An 80-inch Post folder-gluer was installed in 2000.

Ferguson Box's product offering is very diversified, encompassing a mixture of brown box and graphics serving customers within a 150-mile radius. A staple product is 200-pound C-flute. This mixture is what keeps the company "recession proof," says Steve Judd, packaging engineer.

"Our product mix is so varied that we really don't have a lull in our season," he says.

Equipment Drives Growth

One key to Ferguson's growth and stability is the addition of equipment, which has generated new markets and customers, according to Mike Sherrill, vice president of sales.

For example, he says the Data Technology sampletable, which was purchased about four years ago, is a tremendous sales tool. "The sales people can get something designed and walk out, many times the same day, and be back at the customer with a box."

The newest pieces of equipment are a McKinley 66- by 190-inch two-color jumbo folder-gluer and an 80-inch Bobst/Post specialty folder-gluer, which were purchased in September 2000.

Combining Companies
Combining Companies

At the time, the company didn't have any business for the new machines. "Now we wonder what we did without those pieces of equipment," Burgess says.

Both of these were purchased with Industrial Revenue Bonds, which also were used to finance the acquisition of Westport Containers. The bonds are offered through the county and can be used on anything having to do with manufacturing, according to Burgess.

In 1996, Ferguson installed a 37- by 98-inch flexo folder-gluer from McKinley Machinery. Both McKinley folder-gluers have Pacesetter computer controls from Intelligent Machine Control.

The company also has an EAM Mosca strapping system.

A turning point for Ferguson Box came in 1992 when the company bought a three-color 66- by 115-inch McKinley diecutter to gain more graphics business. Sun Automation installed a Rainbow Graphics system on the diecutter, the first McKinley with a "high graphics" system.

The company contacted graphics consultant Lee Grantham of Mark Tr¥ to help the plant produce high quality print jobs.

Purchasing the diecutter was actually a result of Charles Ferguson's conservative fiscal policy. Sherrill, who has worked at Ferguson Box for 30 years, recalls a conversation Ferguson had with his accountant. "He came to Charlie and said, 'We see a problem. Everything in your plant is paid for. You don't have anything to depreciate. You need to buy some equipment.'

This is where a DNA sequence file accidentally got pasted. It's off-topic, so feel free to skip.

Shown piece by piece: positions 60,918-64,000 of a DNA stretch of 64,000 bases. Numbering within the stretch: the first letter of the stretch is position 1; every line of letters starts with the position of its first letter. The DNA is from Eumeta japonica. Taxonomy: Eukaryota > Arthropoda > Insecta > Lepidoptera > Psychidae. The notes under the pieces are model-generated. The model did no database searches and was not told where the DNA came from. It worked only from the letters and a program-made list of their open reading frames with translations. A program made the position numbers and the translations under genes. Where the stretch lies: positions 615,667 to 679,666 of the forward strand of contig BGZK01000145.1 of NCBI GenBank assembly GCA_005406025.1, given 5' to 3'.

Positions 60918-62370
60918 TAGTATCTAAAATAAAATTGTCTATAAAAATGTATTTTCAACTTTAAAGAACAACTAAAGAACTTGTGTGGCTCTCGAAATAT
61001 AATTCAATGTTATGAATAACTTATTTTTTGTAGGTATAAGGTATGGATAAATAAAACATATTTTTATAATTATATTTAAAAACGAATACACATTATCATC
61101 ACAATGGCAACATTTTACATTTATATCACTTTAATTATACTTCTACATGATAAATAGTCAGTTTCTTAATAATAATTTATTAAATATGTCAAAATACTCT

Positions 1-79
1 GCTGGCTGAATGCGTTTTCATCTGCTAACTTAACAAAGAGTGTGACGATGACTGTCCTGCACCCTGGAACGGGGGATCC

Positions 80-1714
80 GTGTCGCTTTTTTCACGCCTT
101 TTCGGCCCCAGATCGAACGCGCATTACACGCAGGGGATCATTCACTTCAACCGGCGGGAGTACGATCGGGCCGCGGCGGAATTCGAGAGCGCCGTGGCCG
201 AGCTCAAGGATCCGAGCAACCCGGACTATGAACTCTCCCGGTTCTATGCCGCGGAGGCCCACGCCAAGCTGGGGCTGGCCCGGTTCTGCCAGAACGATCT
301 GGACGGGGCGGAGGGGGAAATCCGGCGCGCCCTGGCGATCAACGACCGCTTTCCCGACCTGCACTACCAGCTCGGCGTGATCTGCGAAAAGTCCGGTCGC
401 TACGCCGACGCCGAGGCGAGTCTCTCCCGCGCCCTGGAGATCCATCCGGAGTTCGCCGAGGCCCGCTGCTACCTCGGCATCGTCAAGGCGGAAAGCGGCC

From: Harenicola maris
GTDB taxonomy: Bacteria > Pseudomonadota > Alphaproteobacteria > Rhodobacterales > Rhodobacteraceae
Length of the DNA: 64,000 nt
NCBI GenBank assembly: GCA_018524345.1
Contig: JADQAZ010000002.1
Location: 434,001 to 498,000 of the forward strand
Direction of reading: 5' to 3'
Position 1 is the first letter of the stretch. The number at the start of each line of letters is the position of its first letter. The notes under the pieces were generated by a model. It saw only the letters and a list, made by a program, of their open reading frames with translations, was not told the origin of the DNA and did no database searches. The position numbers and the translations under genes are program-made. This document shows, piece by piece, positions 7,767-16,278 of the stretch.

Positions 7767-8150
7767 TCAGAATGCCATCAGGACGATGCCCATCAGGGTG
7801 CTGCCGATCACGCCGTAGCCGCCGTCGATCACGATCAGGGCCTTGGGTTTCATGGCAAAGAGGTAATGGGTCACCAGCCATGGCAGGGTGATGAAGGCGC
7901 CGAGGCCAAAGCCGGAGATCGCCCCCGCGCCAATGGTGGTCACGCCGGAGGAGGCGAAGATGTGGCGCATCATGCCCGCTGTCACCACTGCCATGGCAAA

"We didn't have a flexo box machine. Everything we did we ran in two passes.

We were always very fiscal. We always tried to watch the dollars," Sherrill says. "Charlie came to me and the plant manager and said, 'We want you both to come up with a proposal about what you think we need to buy.' We both arrived at the idea that we needed to buy a three-color diecutter. At least a two-color."

Sherrill based his decision on a graphics seminar he attended at a 1991 Association of Independent Corrugated Converters meeting. "It was pretty much a brown box world back then," he says. "The speaker predicted there would be a 35 to 40 percent growth in white liner in the next 10 years."

After Charlie approved the purchase of a three-color diecutter, Sherrill says several plant employees couldn't understand why. "They were saying, 'We haven't had a three-color job in the last 10 years. What do you want with a three-color diecutter?'"

Looking back, Sherrill says the installation of the machine changed the plant in a lot of ways. "For people who had worked here a long time to see new equipment, that says that this company is actually doing something now."

Over the years, Burgess says the company has relied heavily on its suppliers. "We do a lot of team selling. Sometimes we've taken our customers to the platemakers. Our ink suppliers have been here to meet with our customers. We learn a lot from the experts."

Ferguson Box purchases its inks from Poteet Printing Systems and its plates from Container Graphics Corp. and Mark Tréce.

"For a lot of projects we'll have the platemakers, Poteet ink and the customer get together and discuss how we're going to accomplish what we're trying to do," Sherrill adds.

Plotting A Course

Whether it's buying new machinery or taking on a new project, every detail is carefully planned at Ferguson Box.

Managers have regular strategy meetings at an off-site location.

"We try to figure out where we are and where we want to go in the next three, four or five years," Sherrill says.

This planning has obviously helped the company stay its course on the road to success.

Burgess likes to joke with the managers, most of whom were hired by Charles, that the reason the company is so successful is because her dad raised them all.

This sentiment is echoed by industry veterans Tom Skinner of Phoenix Packaging, Winston-Salem, N.C., and Lou Wetmore of Triad Packaging, Conover, N.C.

Wetmore, a long-time friend and mentor to both Burgess and Chip Ferguson, says when he talks to both of them, it's like talking to their father. "The apple didn't fall too far from the tree," he says.

Skinner says it actually has been helpful that Burgess didn't have much industry experience when she started. "She's always asking the question, 'Why can't we do that?,' when something comes up. She's a good administrator and she has a great staff and she takes care of them."

Despite Burgess's and Ferguson's successful run, they believe that if their dad were still alive, he could help them.

"We are continuing to do things the way he always has, but I'm sure there's always some good advice we could use," Ferguson says.